Activism

What You Can Do to Highlight MLK's Radical Legacy

This year, organizers are highlighting Dr. King’s radical legacy of civil disobedience.

Photo Credit: Rena Schild/Shutterstock.com

Across the country, cities often celebrate Martin Luther King Jr. Day with a Day of Service, in which people are encouraged to volunteer for their communities. But this year, organizers coast-to-coast are pushing for a more radical approach to honoring the true legacy of the civil rights leader.

“While we recognize the importance of service, Dr. King was not assassinated because of his charity work,” Rev. Mark Tyler told the Philadelphia Inquirer. “He was assassinated because he challenged the status quo.” 

Tyler is one of hundreds of activists nationwide organizing a Reclaim MLK action to pay tribute to King’s radical legacy of civil disobedience. Ferguson Action, an organization anchoring the national Black Lives Matter movement, put out the call to Reclaim MLK this year, stating:

"Martin Luther King Jr.’s life’s work was the elevation, honoring, and defense of Black Lives. …This movement was built on a bold vision that was radical, principled, and uncompromising. … Unfortunately, Dr. King’s legacy has been clouded by efforts to soften, sanitize, and commercialize it. Impulses to remove Dr. King from the movement that elevated him must end. We resist efforts to reduce a long history marred with the blood of countless women and men into iconic images of men in suits behind pulpits."

Ferguson Action’s national demands include demilitarizing law enforcement, a comprehensive federal review on police abuse and the passage of the End Racial Profiling Act, among others. Several cities are participating in four-mile marches for police accountability.

While local Reclaim MLK actions are standing in solidarity with this national push, communities are also broadening the lens of racial justice for their events. In Philadelphia, where 10,000 are expected to march, Tyler and fellow organizers are demanding an end to “stop and frisk,” a citywide $15 minimum wage, and a democratically controlled school system.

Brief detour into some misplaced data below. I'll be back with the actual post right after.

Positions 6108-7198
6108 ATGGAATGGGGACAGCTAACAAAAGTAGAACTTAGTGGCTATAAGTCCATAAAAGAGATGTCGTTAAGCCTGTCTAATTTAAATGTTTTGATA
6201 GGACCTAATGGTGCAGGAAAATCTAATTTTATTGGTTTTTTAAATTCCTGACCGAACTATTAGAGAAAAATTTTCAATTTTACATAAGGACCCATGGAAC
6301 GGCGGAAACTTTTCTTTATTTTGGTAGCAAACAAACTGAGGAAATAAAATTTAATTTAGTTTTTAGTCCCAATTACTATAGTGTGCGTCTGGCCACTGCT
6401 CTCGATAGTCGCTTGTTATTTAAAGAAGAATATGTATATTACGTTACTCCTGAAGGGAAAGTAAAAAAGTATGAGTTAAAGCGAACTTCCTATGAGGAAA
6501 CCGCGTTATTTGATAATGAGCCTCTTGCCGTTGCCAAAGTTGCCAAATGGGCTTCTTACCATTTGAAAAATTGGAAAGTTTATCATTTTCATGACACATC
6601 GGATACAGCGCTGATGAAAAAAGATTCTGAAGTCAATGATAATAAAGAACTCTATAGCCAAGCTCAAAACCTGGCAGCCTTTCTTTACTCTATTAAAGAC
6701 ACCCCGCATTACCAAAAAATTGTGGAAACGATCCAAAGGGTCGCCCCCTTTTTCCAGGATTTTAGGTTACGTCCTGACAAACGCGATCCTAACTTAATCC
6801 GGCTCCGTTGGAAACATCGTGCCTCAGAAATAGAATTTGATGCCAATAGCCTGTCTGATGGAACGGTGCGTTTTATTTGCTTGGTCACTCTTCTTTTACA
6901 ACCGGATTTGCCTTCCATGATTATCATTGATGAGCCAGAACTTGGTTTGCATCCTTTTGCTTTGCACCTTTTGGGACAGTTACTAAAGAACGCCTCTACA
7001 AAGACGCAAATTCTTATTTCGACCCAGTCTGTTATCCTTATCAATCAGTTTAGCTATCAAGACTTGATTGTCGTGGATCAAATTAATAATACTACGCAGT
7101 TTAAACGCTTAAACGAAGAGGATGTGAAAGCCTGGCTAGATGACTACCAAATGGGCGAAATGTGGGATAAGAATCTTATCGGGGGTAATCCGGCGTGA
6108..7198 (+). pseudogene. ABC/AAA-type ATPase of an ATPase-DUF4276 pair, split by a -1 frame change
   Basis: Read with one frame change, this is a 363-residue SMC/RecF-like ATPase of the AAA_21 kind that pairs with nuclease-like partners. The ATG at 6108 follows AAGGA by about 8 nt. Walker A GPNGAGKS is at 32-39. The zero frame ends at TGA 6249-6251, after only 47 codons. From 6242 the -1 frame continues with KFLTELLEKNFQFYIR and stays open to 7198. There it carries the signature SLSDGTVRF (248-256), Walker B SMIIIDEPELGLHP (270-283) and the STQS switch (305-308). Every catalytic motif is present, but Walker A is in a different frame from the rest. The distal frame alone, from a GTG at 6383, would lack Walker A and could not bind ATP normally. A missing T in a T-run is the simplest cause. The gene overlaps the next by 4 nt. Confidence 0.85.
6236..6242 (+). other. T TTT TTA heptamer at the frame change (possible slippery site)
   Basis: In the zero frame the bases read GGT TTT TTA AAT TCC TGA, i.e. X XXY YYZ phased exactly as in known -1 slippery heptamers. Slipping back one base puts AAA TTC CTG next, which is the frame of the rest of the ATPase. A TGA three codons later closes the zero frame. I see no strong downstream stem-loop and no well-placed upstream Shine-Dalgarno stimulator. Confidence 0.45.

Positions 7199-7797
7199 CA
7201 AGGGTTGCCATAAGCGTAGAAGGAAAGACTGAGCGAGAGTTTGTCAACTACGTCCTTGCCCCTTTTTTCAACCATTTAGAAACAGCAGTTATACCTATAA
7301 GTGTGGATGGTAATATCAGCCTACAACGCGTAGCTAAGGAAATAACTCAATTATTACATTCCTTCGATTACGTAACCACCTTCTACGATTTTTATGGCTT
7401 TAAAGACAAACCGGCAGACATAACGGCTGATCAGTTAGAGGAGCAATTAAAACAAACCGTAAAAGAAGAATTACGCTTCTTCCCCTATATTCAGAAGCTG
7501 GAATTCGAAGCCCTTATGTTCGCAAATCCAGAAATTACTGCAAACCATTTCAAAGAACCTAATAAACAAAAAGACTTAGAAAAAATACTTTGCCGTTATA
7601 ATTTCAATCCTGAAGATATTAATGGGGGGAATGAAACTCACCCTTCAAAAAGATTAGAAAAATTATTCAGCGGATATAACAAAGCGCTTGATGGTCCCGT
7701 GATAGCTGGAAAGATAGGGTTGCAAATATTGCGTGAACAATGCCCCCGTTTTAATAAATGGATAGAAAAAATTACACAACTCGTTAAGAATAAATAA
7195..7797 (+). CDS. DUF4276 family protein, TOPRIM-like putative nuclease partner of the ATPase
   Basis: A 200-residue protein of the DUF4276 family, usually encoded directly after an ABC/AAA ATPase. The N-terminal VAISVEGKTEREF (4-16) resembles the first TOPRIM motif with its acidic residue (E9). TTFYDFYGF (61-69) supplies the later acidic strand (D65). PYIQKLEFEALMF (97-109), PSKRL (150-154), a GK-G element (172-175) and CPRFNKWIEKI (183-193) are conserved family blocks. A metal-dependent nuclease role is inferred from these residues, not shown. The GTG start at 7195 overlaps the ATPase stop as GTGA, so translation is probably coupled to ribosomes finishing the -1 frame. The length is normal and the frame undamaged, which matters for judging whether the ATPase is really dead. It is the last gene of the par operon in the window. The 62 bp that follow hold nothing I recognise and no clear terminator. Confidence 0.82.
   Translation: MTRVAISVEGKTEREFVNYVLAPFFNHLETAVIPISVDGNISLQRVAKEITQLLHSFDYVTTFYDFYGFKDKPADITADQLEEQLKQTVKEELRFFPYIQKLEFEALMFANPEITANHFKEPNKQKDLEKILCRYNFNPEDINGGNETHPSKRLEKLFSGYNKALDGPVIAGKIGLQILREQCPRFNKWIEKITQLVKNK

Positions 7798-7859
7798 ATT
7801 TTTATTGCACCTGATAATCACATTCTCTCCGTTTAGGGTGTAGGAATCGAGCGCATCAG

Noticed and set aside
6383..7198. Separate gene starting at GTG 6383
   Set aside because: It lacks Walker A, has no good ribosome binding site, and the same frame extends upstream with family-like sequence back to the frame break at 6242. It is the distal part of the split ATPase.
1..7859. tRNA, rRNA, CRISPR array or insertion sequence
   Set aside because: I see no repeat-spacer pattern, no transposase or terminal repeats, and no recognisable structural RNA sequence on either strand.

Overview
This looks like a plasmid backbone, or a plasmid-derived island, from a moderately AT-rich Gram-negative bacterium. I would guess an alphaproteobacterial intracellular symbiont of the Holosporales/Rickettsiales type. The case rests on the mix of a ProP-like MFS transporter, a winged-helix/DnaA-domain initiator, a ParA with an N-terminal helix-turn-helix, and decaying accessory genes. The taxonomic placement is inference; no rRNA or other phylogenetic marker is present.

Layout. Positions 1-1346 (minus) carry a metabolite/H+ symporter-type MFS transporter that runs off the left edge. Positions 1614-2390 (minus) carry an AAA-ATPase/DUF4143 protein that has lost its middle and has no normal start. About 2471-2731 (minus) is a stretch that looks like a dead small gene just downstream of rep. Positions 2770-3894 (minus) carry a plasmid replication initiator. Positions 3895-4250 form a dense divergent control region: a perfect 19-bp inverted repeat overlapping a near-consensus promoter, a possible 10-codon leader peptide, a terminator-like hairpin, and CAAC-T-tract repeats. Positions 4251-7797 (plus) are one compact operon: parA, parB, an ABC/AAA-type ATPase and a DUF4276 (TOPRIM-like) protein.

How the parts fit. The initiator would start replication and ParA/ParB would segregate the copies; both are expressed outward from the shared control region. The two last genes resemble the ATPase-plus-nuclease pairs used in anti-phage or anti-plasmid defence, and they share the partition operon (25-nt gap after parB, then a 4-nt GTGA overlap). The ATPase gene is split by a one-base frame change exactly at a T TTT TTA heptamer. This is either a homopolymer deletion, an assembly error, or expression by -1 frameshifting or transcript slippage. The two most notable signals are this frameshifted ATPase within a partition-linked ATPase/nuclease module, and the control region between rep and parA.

In Oakland, CA, organizers are planning 96 hours of direct action culminating in a Jobs and Economy march on Monday, which aims to connect the dots between police violence and economic violence. Protesters will start at the Fruitvale BART station, where police killed Oscar Grant in 2009, and march to Coliseum City, the site of a new redevelopment project.

“What we want to make clear is that police violence is a bookend of gentrification,” said Cat Brooks, who is helping to organize the march. Brooks is the co-chair of the ONYX Organizing Committee, which was born out of the struggle for justice for Oscar Grant and the need for black leaders to be at the forefront of that movement. ONYX’s Anti Police-Terror Project, which launched several months ago and is hosting the march, came from the need to have a long-term, sustained conversation around police abuse.

“Police come into communities at the beginning to do massive sweeps to get people out,” she continued. “And then the new folks, predominantly white and wealthy folks, move in. And then the police come on the other side to keep folks out or to heavily penalize folks who are still there.”

Oakland’s Coliseum City project is seeking to transform a large area in East Oakland, where many residents have already been displaced, “into a world-class sports, entertainment and science & technology district that boasts a dynamic and active urban setting with retail, entertainment, arts, culture, live and work uses.”

In response, one of the demands of Oakland’s Reclaim MLK march is a Health Impact Assessment reporting how many residents will be displaced by the new development. They’re also asking that the project’s hiring policy enforce living-wage jobs with benefits. Fifty percent of the project’s jobs would go to people of color and 51 percent would be protected for disenfranchised populations, such as people on parole.

Brooks said that in order to sustain a movement, organizers have to help people see the bigger picture.

“If we’re only talking about policing and people are able to stick that in a vacuum or the state is able to compartmentalize that, it will be a lot easier to put that box away and keep moving forward,” Brooks said. “If we start connecting all of the ways war is being waged on black people and the negative impacts that that war has across race…that allows us to do what is critical in this moment which is deep political education and hopefully mobilizing new people at large numbers into the movement for real change.”

Martin Luther King, Jr. worked tirelessly to highlight injustice, especially in the last years of his life when he organized the Poor People’s campaign. The campaign called for guaranteed employment and more affordable housing. King linked capitalism’s injustice with racism and militarization. He once said, “When machines and computers, profit motives and property rights are considered more important than people, the giant triplets of racism, materialism and militarism are incapable of being conquered.”

Brooks said the Reclaim MLK actions provide a chance for people nationwide to get involved with building a better future.

“It’s an opportunity to recommit ourselves to the type of society we want to live in,” she said. “King is a figure that really speaks to all of us to rally around because he was an inspiration to the country. We are in the process of the next social justice movement in our country and you’re going to have to pick a side. Are you going to be on the right side of history and justice or are you going to be on the wrong side?”

Find an MLK action near you.

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Alyssa Figueroa is an associate editor at AlterNet.